I know the helicopter is some difference from the pilot but man that's a big helicopter....a beast



posted on Aug, 2 2015 @ 09:17 AM
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awful that the pilot got killed. condolences to his family.

hey samm, is uut just me or is a lot of Russian hardware catastrophically failing lately. from Russian state of the art tanks on parade to bombers to fighters now helicopters. I know Russia has a bad track record when it comes to maintenance and these sort of accidents, but it seems unusually high as of lately.

is it really that bad over there these days or is there more to it?



posted on Aug, 2 2015 @ 09:22 AM
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Dont fall for it they are saving gasoline!



posted on Aug, 2 2015 @ 09:37 AM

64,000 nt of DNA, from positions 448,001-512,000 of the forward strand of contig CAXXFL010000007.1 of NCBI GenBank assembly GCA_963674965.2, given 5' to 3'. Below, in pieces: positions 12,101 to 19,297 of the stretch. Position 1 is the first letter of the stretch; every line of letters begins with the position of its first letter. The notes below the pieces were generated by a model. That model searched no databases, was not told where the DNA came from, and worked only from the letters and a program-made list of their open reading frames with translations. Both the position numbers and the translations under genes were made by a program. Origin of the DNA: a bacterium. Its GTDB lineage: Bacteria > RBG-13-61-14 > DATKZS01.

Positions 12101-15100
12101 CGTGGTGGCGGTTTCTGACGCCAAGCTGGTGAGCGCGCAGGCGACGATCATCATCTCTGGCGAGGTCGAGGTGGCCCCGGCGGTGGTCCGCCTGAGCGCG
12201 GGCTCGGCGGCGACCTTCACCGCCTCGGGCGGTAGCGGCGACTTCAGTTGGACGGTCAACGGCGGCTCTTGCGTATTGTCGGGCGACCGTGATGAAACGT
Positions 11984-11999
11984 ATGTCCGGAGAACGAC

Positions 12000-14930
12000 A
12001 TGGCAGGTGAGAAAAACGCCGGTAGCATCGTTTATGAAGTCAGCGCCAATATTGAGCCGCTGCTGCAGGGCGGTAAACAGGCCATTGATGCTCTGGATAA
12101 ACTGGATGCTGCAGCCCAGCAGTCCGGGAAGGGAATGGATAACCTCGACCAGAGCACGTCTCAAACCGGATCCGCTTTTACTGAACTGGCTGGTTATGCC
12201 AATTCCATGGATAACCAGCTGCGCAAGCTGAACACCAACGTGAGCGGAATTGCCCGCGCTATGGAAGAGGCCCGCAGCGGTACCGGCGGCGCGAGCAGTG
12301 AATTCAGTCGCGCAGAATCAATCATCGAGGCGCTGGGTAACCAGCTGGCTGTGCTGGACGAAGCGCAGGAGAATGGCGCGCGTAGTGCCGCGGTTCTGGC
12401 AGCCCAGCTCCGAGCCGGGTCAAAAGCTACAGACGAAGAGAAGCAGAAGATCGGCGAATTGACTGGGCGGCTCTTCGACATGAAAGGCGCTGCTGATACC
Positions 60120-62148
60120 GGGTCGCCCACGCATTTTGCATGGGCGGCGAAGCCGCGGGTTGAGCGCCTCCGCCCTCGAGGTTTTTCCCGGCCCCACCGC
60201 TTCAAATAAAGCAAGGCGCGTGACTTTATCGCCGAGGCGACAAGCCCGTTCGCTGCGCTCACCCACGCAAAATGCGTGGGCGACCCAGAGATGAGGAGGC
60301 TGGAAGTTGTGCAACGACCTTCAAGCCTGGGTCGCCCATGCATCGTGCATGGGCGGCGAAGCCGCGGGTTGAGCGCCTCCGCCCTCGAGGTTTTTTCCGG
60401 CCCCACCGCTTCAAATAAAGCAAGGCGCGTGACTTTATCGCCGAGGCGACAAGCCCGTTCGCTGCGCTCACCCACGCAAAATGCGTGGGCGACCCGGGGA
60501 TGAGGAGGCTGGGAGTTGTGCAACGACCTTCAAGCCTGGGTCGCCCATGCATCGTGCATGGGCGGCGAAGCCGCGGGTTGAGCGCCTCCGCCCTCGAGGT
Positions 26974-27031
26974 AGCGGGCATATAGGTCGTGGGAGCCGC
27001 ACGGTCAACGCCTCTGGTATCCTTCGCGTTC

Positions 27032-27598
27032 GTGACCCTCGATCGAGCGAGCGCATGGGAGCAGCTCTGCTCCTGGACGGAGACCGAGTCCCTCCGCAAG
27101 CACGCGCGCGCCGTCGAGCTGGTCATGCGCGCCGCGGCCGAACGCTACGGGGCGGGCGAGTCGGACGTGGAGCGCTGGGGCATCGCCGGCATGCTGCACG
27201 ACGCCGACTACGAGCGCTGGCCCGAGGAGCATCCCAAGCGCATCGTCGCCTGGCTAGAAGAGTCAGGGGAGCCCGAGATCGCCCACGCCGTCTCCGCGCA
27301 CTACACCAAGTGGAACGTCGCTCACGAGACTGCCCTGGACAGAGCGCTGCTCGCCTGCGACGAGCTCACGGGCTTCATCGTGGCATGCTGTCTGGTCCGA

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a reply to: BASSPLYR

Yeah, they are having quite a few accidents all in a relatively short amount of time. It sounds like to me that they need some serious maintenance regime changes over there.
I'm also inclined to think that they may be aware of the issues their hardware is facing but are sort of turning a blind eye to them in order to keep up appearances to the rest of the world that they are ready to go at a moments notice. If they stop flying their equipment the way they have been the last couple years, it might be seen as a sign of weakness and that is something the Russian hierarchy isn't willing to accept.
They are running into the same issues we have with some of our older equipment but an a larger scale. They have old gear that is breaking down more often but can't afford to buy new gear to replace it fast enough.
I also don't think they have as stringent maintenance checklists as the West does.
When it comes to their state of the art hardware, I think they are too willing to show boat their ingenuity and technical prowess to the world before it is ready to be shown.